©2015  Anthony D. Paustian

PaustianHeadFor more information about Dr. Anthony Paustian, provost for Des Moines Area Community College in West Des Moines, please visit his website at www.adpaustian.com

My IRS is little

- Ying Sa is the founder and principal certified public accountant at Community CPA & Associates, Inc. and a co-founder of the Immigrant Entrepreneurs Summit. 

The eighth annual Immigrant Entrepreneur Summit (IES) will be held Nov. 21 in Ankeny.

I always thought of IES as the IRS Jr., since the difference in the names is only one letter. In fact, the idea for IES came from a pile of IRS notices that landed on my desk back in 2007.

At that time, my business, Community CPA, was located on Second Avenue in Des Moines, next to Double Dragon Food Market. One day an Asian lady, who had just finished doing her shopping next door, came in carrying all of her groceries and asked to see me. She pulled out of her pocket a stack of letters from the IRS and handed them over to me. She then pointed at her grocery bags, opening one of them up to show me what was in it, and said: "This is all for my business."

Based on what she had just said, and after reviewing some of the letters, I figured she had a retail food business that had been operating for at least three years. I also noticed that she had a limited liability company (LLC) set up for that business. The IRS letters suggested that she had not filed tax returns for her LLC entity and they were assessing more than $50,000 in taxes due on her Schedule C. After about an hour or so, following a lot of effort in talking to the IRS, the solution was to dissolve her business entity, that had been formed but never used, and amend three years worth of federal and state income tax returns. On top of that, we needed to file her sales taxes for the past 3 years – "Really? More taxes?" She was in disbelief.  

It was all simple work, but something that she needed help with. Many immigrant-owned small businesses begin with a focus on just selling. The rest, such as an income statement, balance sheet and tax compliance, is sometimes unknown to them. So I explained everything to, slowly and with great detail, to my new client. She gave me a big hug before she left and said: "Ying, where can I go to learn this? My IRS is little."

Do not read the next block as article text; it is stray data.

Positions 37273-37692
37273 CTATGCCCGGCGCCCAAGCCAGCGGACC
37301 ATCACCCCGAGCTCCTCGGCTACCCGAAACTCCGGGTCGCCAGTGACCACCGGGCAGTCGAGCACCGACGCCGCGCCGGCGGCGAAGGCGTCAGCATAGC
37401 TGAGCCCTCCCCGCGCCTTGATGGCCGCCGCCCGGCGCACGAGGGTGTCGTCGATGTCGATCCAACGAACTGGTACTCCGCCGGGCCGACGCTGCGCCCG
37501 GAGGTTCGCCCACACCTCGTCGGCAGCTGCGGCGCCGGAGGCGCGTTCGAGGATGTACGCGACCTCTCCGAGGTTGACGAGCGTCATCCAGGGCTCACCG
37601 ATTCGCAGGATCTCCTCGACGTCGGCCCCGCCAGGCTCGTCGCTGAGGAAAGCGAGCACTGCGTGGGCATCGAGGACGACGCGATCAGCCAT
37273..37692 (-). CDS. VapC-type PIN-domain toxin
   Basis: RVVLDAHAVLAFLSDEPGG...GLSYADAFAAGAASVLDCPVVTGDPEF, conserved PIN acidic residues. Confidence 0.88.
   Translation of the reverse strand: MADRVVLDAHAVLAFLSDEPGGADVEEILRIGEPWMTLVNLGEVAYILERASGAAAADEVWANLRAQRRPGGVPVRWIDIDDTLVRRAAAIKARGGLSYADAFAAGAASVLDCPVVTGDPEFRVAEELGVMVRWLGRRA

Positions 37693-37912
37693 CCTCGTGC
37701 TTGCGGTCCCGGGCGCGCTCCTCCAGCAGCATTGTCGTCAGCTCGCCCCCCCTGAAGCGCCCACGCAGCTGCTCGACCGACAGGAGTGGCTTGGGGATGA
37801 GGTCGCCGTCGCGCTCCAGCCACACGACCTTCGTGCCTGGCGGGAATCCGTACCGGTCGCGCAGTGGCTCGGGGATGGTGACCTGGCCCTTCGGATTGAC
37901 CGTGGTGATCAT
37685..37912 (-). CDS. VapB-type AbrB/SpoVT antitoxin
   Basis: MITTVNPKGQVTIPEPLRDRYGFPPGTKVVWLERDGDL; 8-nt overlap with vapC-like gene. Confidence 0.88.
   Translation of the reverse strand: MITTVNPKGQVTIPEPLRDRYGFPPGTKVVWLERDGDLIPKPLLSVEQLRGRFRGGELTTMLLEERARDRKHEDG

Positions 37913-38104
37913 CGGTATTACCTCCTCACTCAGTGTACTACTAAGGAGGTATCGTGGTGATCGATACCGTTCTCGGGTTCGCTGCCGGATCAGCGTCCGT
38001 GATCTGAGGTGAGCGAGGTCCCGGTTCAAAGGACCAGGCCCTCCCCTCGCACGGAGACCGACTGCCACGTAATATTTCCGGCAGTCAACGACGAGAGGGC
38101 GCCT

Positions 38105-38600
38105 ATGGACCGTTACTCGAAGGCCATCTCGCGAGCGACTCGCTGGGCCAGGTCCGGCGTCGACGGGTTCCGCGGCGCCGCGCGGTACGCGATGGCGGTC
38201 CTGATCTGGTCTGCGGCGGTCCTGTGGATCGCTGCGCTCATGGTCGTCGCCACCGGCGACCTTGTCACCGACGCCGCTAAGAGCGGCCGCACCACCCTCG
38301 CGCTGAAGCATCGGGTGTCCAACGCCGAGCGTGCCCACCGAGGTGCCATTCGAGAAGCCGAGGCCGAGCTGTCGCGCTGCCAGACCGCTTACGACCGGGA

I chuckled because I knew what she meant was that her IRS knowledge is limited. I replied: "IRS is not little!".  

The IRS is not, and it will never be ‘little’. The goal of IES is to educate and help entrepreneurs, like the lady with her grocery bags, in making tax and accounting compliance more streamlined and simple.

That’s why eight years ago Swallow Yan, who at the time was the Chinese Association President, Max Cardenas, a Grinnell graduate and Peru native, and myself decided to give this IES a try.

At the first summit in 2008, 208 eight business owners, representing more than 30 countries, showed up. IES has been growing by leaps and bounds since then. Each year more and more immigrant business men and women move from the "my IRS is little" stage and go on to accomplish great things.

IES educates folks about federal and state regulatory compliance as well as industry specific requirements, so no one will be surprised by how ‘big’ the IRS can be.

This year, we anticipate that more than 700 attendees at the IES event Nov. 21 at the FAA Enrichment Center on Des Moines Area Community College's Ankeny Campus. Join the event by registering at www.iesusa.org The IES mantra is: Let’s grow together.

Tiny houses

--Rob's guest blogger, Todd Campbell, is a registered architect at CMBA|smith metzger.  He has worked on the downtown YMCA and Josephs West Glen.  He would love to design someone a tiny house.

Tiny house 01Recently a friend introduced me to the tiny house movement; people downsizing and living in 400 square feet or less. Little footprints, simple roofs and every area designed to serve multiple purposes.  There are no dedicated rooms here - no walk-in closets. Just hidden little storage shelves - built into the stairs. And low ceilinged lofts just big enough for a bed.  You can’t live here without simplifying your life.